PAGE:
Semi-classic fried chicken, half baked

by Terry B on June 4, 2014

In this take on classic fried chicken, buttermilk-soaked chicken thighs are heavily seasoned, fried briefly and finished in the oven. Recipe below.

classic fried chicken

The term “classic” can be freighted with wildly varying baggage, especially when attached to something as iconic as fried chicken. Largely seen as a Southern dish, it arrived there by way of Scotland. Many Scottish immigrants settled in the South, bringing the deep fried dish with them (fellow Europeans preferred to bake, roast or boil chicken).

According to The Urban Daily, “When African slaves who worked as cooks were brought to the country, they put their own spin on the dish using seasonings and spices not found in most Scottish dishes.” As with many classic dishes, generations of home cooks, chefs and fast food chains have put their own spin on fried chicken, making defining a single classic version impossible.

go-to-the-recipeWhat’s impossible to miss is how fried chicken has been on a major upswing the past several years. Chicken shacks have been opening practically around the clock north of the Mason-Dixon Line, it seems, many helmed by well-pedigreed chefs. And they’ve been thriving. Our own efforts to explore the phenomenon here in Chicago have been thwarted by long lines and places running out of chicken every night.

We have sampled a couple of fried chicken sandwiches recently, a stellar one at Analogue and a so-so one on a stellar biscuit at… another place. But both left us hungry for the real thing, bone-in pieces of chicken that you pick up and bite into, gnawing away until you’re left with nothing but the bone.

So when I came across a couple of recipes for chicken that was fried for a bit, then baked, I was intrigued. See, another problem I have is that I have never deep fried anything. It’s quite likely I never will. I sauté stuff like it’s going out of style. I bread stuff on occasion before sautéing it. But deep frying just calls for so much hot fat—and for getting over a psychological hurdle that, for me, seems insurmountable.

I did make one leap of faith for this recipe. I bought vegetable shortening for the first time ever in my adult life. My mother cooked with it almost daily, and I occasionally did the grocery shopping for her, so I of course bought numerous cans of Crisco or some store brand in my youth. Finally seeking it out on purpose, I bought the smallest can possible, based on the fact that more than one source said it creates crispier chicken.

Not so sure my chicken delivered on the crispiness front, but it was delicious. The seven herbs and spices (well, one herb—thyme—and six spices) melded together into flavorful, savory goodness, without any one taking over. And perhaps because of the baking, perhaps because of the inherent juiciness of chicken thighs, it was wonderfully moist and tender. Just typing this, I’m ready for more right now. To me, that counts as a semi-classic.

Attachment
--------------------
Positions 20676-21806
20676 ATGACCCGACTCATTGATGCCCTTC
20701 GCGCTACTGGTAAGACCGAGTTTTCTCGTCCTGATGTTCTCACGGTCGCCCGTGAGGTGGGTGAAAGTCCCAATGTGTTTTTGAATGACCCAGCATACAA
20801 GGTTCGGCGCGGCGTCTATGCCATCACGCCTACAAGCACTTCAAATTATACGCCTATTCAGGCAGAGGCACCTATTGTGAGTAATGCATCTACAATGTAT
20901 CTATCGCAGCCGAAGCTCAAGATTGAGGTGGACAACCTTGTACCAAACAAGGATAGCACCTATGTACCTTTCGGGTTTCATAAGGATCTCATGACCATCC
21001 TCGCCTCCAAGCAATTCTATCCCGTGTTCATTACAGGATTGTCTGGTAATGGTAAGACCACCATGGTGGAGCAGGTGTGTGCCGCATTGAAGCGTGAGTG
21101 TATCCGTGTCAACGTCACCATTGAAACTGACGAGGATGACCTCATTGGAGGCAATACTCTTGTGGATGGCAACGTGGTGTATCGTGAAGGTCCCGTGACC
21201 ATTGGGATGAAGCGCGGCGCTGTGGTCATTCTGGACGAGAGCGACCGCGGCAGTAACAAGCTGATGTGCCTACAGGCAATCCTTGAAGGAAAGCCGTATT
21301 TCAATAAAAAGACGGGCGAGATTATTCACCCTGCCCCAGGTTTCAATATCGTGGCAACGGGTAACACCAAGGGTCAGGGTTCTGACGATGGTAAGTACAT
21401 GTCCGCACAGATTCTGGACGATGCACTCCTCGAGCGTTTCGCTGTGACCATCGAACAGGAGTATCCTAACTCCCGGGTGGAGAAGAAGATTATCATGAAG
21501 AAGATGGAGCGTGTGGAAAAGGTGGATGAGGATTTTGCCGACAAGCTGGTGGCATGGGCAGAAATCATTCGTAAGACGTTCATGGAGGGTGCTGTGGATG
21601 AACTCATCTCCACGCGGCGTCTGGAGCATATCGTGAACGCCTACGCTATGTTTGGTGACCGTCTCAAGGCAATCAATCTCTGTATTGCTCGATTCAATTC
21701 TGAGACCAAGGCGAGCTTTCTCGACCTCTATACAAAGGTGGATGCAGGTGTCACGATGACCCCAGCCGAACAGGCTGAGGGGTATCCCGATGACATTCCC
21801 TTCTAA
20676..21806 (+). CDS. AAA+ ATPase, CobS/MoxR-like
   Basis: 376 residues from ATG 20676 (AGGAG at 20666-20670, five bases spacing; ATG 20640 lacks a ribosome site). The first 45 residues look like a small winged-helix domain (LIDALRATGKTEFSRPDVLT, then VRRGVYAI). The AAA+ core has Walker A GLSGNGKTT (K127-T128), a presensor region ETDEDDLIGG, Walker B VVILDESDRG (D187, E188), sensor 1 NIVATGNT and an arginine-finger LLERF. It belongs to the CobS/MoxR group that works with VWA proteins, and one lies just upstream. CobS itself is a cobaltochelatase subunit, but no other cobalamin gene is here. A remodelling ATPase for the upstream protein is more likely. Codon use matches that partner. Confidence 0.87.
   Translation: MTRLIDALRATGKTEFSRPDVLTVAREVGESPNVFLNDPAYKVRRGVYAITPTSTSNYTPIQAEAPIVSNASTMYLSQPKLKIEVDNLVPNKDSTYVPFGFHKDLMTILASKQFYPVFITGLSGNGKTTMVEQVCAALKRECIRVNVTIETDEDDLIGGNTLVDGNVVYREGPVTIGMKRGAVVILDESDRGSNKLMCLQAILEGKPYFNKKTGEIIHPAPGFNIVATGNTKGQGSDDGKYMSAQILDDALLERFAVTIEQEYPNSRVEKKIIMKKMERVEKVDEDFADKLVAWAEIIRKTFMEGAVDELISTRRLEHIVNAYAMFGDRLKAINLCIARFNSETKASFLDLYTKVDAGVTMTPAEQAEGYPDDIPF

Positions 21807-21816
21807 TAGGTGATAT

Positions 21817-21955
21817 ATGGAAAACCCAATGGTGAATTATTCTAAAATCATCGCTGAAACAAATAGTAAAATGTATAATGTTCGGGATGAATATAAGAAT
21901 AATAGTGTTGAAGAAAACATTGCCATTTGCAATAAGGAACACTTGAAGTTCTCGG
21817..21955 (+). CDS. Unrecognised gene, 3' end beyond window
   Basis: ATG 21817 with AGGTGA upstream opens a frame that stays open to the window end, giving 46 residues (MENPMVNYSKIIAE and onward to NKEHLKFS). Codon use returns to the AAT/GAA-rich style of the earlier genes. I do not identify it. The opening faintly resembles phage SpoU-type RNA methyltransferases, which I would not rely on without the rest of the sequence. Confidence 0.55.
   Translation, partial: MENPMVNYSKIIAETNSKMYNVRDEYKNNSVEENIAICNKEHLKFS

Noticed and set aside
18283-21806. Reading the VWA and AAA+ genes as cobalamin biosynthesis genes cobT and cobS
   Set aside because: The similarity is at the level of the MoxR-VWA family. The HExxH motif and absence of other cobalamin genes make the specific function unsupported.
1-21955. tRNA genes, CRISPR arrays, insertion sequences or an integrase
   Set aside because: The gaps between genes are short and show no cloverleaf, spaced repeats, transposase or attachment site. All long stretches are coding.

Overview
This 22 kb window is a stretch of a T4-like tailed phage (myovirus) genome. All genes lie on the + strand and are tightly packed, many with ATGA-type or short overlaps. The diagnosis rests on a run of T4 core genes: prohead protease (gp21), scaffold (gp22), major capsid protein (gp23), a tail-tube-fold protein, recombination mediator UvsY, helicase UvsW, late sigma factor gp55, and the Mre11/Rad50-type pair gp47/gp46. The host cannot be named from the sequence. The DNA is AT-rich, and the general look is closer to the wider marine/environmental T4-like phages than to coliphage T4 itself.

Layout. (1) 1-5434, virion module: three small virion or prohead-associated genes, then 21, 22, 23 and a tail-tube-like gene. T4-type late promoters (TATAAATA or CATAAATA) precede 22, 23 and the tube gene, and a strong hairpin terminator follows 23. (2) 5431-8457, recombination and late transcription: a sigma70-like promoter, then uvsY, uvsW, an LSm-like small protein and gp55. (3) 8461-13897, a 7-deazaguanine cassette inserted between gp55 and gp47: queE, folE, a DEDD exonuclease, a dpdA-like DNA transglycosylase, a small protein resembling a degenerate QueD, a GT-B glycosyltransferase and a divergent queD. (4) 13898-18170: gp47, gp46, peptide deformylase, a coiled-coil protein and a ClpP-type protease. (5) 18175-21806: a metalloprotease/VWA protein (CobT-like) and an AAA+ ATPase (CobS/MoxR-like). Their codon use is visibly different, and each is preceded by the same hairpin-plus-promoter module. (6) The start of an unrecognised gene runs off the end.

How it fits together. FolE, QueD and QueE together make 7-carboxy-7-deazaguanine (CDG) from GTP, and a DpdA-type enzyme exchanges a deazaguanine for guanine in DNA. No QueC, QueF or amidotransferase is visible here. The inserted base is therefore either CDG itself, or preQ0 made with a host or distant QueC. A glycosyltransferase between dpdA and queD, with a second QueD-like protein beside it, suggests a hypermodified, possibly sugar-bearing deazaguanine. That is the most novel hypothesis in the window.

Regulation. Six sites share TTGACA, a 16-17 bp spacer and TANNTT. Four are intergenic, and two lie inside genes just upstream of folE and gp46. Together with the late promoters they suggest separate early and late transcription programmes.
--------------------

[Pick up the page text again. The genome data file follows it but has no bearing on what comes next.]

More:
Fried and Baked Chicken Thighs
Serves 4

4 bone-in, skin-on chicken thighs, about 1/2-pound each
1 cup buttermilk
1/2 teaspoon dried thyme, divided
1/2 teaspoon garlic powder, divided
1/2 teaspoon cayenne pepper, divided
1 teaspoon sweet paprika, divided
1/8 teaspoon dry mustard, divided
1 teaspoon salt, divided
1 teaspoon freshly ground black pepper, divided
1 cup all purpose flour
1 teaspoon baking powder
1/2 cup vegetable shortening

Trim chicken thighs of excess fat and skin. In a large measuring cup, combine buttermilk and one half of the thyme, garlic powder, cayenne pepper, paprika, mustard, salt and pepper. Mix well. Place the chicken thighs in a large, zippered plastic bag. Pour the buttermilk mixture over the chicken and seal the bag, making sure the chicken is evenly coated. Refrigerate and marinate for at least 2 hours, up to overnight, turning the bag a time or two.

Preheat the oven to 400ºF. Line a rimmed baking sheet with foil or parchment paper and place a flat baking rack on it. In a large, straight-sided skillet, melt the vegetable shortening (creepy, I know) over medium-high heat. Combine the remaining spices (and the herb, thyme) in a ramekin. Remove the chicken from the marinade, shaking off excess. Season chicken generously on both sides with spice mixture.

Combine flour, baking powder and any of the spice mixture you couldn’t bring yourself to put on the chicken in a shallow bowl. When the shortening is quite hot (it should be shimmering), dredge chicken pieces in flour, being careful to coat completely, and place in the skillet skin side down. Cook chicken, turning occasionally, until deep golden, 7 to 8 minutes.

Transfer to rack on baking sheet and bake until a quick-read thermometer registers 165ºF when inserted in the thickest part of the thigh, about 15 minutes. Remove from oven and let rest on rack for about 5 minutes before serving. Chicken may also be served room temperature.


{ 15 comments… read them below or add one }

[email protected] Riffs June 4, 2014 at 10:20 am